Pregnancy Outcome in Women with History of Uterine Rupture or Dehiscence
Sagy Shick and Ran Neiger*
Department of Obstetrics and Gynecology, Maynei Hayeshuah Medical Center, Israel
*Corresponding author: Ran Neiger, Department of Obstetrics and Gynecology, Maynei Hayeshuah Medical Center, HaravPovarski 17, BneiBrak, Israel 51544, E-mail: email@example.com
Obstet Gynecol Cases Rev, OGCR-2-052, (Volume 2, Issue 4), Case Series; ISSN: 2377-9004
Received: June 19, 2015 | Accepted: July 26, 2015 | Published: July 30, 2015
Citation: Shick S, Neiger R (2015) Pregnancy Outcome in Women with History of Uterine Rupture or Dehiscence. Obstet Gynecol Cases Rev 2:052. 10.23937/2377-9004/1410052
Copyright: © 2015 Shick S, et al. This is an open-access article distributed under the terms of the Creative Commons Attribution License, which permits unrestricted use, distribution, and reproduction in any medium, provided the original author and source are credited.
Objective: We assessed the pregnancy outcome of women diagnosed with uterine rupture or dehiscence during previous pregnancy
Method: We analyzed the pregnancy outcome of women who had previously experienced uterine rupture or dehiscence during labor.
Results: All women underwent repeat Cesarean delivery at 37+5 ± 1.0 (36-39+2) weeks' gestation. Three of 13 women (23.1%) who gave birth following prior pregnancy complicated by uterine rupture or dehiscence were found to have recurrent uterine dehiscence. None required hysterectomy. The average blood loss was 618 ± 147ml. All newborns had Apgar scores of 9 and 10 at 1 and 5 minutes, respectively.
Conclusion: The outcome of pregnancy in women who previously experienced uterine rupture was generally good. Clinicians may use this information when counseling women who consider becoming pregnant again after experiencing uterine rupture.
The rate of Cesarean deliveries continues to increase world-wide. Cesarean delivery, in particular when repeated, is associated with an increased risk of several complications in subsequent pregnancies, including uterine rupture and uterine dehiscence . Rupture of a uterine scar is defined as a disruption of the full thickness of the uterine wall including the overlying visceral peritoneum (uterine serosa). It occurs most frequently in women who have undergone previous uterine surgery (e.g. Cesarean delivery, myomectomy) but may also occur in an unscarred uterus . It is a rare complication estimated to occur in 0.07% of pregnancies. Uterine rupture is associated with high incidence of fetal and maternal morbidity that includes significant blood loss, fetal distress, protrusion or expulsion of the fetus and/or placenta into the abdominal cavity, need for a prompt cesarean delivery and uterine repair or hysterectomy.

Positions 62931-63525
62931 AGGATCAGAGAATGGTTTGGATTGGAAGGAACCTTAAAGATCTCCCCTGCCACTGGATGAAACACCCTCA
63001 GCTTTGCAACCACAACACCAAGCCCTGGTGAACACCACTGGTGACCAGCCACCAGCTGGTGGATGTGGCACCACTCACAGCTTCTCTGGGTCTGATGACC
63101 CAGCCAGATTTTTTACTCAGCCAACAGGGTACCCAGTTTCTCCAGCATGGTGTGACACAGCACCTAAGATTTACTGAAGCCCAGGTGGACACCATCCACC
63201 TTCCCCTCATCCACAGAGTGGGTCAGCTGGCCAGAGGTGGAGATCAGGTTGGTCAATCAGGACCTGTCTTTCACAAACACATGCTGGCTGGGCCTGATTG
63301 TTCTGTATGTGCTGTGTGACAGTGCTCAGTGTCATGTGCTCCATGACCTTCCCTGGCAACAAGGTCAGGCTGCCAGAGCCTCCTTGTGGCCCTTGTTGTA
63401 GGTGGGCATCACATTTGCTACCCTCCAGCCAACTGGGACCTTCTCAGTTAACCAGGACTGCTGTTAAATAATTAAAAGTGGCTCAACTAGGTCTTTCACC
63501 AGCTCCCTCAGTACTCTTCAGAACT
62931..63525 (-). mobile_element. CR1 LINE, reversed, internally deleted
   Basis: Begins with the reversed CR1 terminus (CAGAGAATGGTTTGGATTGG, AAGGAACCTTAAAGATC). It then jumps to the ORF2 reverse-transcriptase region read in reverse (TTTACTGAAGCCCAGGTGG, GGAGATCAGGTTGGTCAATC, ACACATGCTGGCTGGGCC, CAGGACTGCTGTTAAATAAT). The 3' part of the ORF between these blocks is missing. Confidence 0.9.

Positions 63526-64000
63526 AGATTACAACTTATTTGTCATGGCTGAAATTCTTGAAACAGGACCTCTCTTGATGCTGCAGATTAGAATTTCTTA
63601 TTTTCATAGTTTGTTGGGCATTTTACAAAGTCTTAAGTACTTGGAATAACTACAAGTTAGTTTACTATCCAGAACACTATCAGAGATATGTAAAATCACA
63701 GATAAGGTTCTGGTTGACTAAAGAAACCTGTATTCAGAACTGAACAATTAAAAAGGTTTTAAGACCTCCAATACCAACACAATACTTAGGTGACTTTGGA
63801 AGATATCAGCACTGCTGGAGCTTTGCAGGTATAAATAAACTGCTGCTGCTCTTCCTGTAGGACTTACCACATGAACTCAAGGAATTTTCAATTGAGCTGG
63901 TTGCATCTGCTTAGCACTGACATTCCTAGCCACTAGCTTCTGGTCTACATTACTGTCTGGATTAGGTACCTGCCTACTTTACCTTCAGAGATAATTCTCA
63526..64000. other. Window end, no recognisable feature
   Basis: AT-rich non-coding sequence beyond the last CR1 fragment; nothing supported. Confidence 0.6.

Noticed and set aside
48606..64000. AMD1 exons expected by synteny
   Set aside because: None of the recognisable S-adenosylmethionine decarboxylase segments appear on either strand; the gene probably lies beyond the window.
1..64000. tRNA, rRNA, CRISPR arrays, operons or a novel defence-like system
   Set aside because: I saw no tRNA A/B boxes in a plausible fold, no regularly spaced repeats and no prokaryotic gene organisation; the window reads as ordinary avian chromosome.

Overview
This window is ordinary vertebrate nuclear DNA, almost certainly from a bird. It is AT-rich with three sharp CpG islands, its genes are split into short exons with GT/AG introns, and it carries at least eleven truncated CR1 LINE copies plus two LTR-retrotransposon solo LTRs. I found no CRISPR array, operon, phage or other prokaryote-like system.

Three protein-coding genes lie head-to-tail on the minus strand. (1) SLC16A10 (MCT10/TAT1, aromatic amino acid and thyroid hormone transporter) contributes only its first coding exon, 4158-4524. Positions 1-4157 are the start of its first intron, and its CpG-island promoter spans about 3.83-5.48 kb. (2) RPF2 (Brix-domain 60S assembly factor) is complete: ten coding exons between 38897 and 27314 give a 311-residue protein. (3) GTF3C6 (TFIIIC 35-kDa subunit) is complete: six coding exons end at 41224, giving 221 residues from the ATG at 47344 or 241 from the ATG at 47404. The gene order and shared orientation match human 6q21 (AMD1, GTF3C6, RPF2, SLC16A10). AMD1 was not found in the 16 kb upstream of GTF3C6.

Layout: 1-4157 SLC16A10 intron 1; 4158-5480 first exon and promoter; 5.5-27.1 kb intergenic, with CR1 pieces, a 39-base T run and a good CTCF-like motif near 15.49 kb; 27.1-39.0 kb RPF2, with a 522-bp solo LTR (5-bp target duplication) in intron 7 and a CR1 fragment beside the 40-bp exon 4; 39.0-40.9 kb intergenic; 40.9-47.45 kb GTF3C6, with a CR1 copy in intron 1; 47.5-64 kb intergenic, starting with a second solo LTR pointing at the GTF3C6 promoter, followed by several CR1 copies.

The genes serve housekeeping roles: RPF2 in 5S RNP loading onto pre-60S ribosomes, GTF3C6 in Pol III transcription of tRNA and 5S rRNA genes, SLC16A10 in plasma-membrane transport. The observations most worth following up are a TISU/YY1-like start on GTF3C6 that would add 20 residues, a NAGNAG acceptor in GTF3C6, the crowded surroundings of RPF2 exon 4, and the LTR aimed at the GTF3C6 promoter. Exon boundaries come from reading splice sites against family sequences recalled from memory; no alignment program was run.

Uterine scar dehiscence is a disruption and separation of a preexisting uterine scar. It is more common than uterine rupture and seldom results in major maternal or fetal complications. This is mainly due to the fact that when the defect in the uterine wall is limited to a scar dehiscence, it does not disrupt the overlying visceral peritoneum and does not result in clinically significant bleeding from the edges of the preexisting uterine scar. Furthermore, the fetus, placenta and umbilical cord remain contained within the uterine cavity .
Following uterine rupture or dehiscence, it is common to advise women to avoid future pregnancies. However, some women become pregnant again, either accidentally or deliberately. The available information on pregnancy outcomes in such women is limited. Data is derived from small case series comprised of women who had undergone repair of ruptured uterus and became pregnant again. In 2007 Usta et al.  after reviewing patients' charts from the previous 25 years, identified 37 women who had experienced uterine rupture and reported pregnancy outcome in 12 women who became pregnant again. The recurrence rate was 33% (eight of 24 pregnancies in five of the 12 women) . Recently, Fox et al.  reported that in a case series of 44 women with history of prior uterine rupture or dehiscence they followed during subsequent pregnancy the rate of recurrence was only 6.7%. There was one recurrence in 20 pregnancies (5%) in the 14 women with history of uterine rupture and four recurrences in 40 pregnancies (7.5%) in 30 women who had prior dehiscence. The wide range in the estimation of the risk of recurrence suggests that additional information is needed so that clinicians can provide counseling to these women.
The purpose of this study was to collect information on the outcome of pregnancies in women who had previously experienced uterine rupture or dehiscence.
Materials and Methods
We collected data and analyzed the pregnancy outcome in women who had previously been diagnosed with uterine rupture or uterine dehiscence and subsequently delivered at Ma'ayanei Hayeshua Medical Center, Israel, between January 2007 and May 2015.Our institution's policy regarding the mode of delivery in women who previously underwent repair of uterine rupture or dehiscence is to perform an elective repeat cesarean section at term. Accordingly, all the women included in the current analysis underwent cesarean deliveries.